At the risk of sounding like someone who judges a book by its cover, I’ll admit that I cringed upon initially reading the title of both this band and their latest album. The band name “Editors” brought to mind a bunch of stuffy people stiffly playing instruments and halfheartedly whining about something, and the album name “The Weight of Your Love” makes it sound like what they were halfheartedly whining about was a failing relationship. But I was wrong–their whining is actually quite soulful. You can hear the pain in lead singer Tom Smith’s voice as he whines that he is “a lump of meat/with a heartbeat.” Despite the soulfulness, it should be said that I listened to the first five songs of The Weight of Your Love three times over due to an iTunes glitch and didn’t even notice until the third time around, when I thought, “Wait a minute, that pathetic line about the lump of meat with the heartbeat sounds vaguely familiar.”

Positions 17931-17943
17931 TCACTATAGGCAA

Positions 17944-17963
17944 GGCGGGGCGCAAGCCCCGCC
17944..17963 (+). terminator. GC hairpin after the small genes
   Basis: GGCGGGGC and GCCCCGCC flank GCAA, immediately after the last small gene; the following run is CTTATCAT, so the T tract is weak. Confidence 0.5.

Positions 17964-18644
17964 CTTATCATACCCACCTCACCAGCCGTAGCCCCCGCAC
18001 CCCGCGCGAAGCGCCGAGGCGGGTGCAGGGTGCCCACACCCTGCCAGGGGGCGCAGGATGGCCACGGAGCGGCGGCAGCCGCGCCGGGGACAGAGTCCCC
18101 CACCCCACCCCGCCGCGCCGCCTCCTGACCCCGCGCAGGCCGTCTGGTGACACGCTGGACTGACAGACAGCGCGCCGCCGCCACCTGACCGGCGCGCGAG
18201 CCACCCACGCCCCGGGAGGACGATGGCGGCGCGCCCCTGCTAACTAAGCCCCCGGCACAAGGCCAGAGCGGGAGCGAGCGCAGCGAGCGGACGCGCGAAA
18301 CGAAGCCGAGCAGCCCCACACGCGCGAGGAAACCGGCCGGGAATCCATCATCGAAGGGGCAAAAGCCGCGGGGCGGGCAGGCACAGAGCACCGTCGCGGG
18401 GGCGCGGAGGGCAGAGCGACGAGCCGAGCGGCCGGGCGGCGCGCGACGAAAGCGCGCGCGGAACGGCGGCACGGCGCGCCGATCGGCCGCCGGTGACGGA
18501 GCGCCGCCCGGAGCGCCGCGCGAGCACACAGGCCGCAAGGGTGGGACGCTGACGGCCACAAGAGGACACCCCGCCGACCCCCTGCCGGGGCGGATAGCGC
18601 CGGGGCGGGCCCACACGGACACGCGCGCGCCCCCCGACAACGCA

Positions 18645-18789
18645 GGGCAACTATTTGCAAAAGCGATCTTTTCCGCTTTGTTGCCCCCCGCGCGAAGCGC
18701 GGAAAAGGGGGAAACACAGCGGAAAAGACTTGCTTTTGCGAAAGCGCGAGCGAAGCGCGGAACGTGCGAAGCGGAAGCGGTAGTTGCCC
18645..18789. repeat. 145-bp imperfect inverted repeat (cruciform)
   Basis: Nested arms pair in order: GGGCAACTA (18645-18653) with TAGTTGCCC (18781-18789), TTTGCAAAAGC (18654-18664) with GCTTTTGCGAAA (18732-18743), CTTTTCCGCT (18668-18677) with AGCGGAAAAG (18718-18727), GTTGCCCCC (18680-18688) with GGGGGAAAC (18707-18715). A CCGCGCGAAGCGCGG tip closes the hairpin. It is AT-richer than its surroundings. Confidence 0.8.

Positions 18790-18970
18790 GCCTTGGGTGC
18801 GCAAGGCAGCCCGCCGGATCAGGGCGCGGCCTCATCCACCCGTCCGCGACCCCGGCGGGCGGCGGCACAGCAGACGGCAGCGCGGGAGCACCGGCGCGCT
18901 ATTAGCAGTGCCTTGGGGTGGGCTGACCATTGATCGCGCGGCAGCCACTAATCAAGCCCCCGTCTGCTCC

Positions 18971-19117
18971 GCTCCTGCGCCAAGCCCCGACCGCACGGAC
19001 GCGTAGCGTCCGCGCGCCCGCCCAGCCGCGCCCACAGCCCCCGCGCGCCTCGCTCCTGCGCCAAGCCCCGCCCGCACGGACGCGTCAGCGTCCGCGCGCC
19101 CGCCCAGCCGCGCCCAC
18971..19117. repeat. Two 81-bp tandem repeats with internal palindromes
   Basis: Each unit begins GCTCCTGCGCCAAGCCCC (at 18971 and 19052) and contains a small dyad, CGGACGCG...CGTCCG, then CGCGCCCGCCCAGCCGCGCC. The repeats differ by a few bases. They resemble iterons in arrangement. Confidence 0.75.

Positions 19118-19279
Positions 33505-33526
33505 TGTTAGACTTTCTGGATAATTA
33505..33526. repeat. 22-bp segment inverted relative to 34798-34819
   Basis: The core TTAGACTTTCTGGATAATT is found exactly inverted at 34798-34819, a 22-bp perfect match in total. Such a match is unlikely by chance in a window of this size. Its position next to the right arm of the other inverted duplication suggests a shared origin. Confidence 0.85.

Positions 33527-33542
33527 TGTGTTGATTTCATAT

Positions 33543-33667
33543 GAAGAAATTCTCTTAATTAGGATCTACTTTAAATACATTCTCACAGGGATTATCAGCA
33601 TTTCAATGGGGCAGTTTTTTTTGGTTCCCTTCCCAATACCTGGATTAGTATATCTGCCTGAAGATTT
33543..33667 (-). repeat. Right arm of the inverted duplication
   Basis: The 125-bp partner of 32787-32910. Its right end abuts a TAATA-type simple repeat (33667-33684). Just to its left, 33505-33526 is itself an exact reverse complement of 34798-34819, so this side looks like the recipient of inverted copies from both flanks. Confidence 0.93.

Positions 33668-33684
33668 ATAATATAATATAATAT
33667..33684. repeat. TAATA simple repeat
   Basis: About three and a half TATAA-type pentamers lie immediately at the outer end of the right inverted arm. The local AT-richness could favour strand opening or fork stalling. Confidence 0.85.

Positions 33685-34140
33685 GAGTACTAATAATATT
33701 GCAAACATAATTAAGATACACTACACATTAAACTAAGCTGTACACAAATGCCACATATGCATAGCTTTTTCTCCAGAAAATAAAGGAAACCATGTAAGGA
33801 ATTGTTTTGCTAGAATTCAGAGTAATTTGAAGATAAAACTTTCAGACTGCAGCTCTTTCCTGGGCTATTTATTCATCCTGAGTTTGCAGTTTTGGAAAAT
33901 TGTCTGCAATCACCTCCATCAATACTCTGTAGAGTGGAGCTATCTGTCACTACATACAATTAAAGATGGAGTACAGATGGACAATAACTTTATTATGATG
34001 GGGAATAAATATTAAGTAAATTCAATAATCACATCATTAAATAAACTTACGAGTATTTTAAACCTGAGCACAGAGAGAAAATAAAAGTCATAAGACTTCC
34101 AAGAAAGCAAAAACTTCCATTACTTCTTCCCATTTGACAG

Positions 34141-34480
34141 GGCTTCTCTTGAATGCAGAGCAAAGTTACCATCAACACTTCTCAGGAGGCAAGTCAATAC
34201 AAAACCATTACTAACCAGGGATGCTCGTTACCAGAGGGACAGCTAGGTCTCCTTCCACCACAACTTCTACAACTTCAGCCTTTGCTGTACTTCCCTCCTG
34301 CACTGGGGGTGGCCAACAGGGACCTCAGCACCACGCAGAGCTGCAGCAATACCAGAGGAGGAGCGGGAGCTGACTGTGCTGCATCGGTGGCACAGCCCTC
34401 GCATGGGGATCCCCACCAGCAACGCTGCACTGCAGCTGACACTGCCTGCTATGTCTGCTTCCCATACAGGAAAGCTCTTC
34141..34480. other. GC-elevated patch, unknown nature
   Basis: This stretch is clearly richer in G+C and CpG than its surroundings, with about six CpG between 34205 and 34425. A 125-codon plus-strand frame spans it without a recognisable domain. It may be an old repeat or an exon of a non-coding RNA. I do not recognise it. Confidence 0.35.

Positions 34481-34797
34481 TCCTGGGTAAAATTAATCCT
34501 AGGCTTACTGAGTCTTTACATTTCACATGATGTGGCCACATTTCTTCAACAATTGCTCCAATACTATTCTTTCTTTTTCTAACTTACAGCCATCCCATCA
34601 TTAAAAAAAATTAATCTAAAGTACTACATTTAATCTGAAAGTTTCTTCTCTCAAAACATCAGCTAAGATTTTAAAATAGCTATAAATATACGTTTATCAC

It would appear that the members of Editors have been feeling the “weight” of something ever since they formed in 2002, or at least since 2007, when they released a song called “The Weight of the World.” Also contributing to the apparent overarching theme of relationship-related sadness are the track names “You Don’t Know Love,” “An Eye For An Eye,” and “Alone,” and the lyric “In that moment you realize that/Something you thought would always be there/Will die like everything else.” Man, talk about depressing. The titles of their 2005 song “Heads in Bags” and their 2009 song “Eat Raw Meat = Blood Drool” sound out of place with the rest of their songs, until you listen to the lyrics and realize that the lyrics of both of the aforementioned tunes appear to be about the weight of someone’s love, again (“We put our heads in bags for you/We go out of our way to help”). While I do have to give this band credit for the numerous creative ways they find throughout their songs to talk about a failing relationship (“Your bowling ball eyes have nothing to say/They knock me over again anyway”), the topic does begin to wear thin after a while.
If I’m in the mood to dwell on heartbreak and fleeting love, I think I’d rather read a fifteen-year-old girl’s diary or a Sarah Dessen novel than listen to Editors. And I would never rather read a Sarah Dessen novel.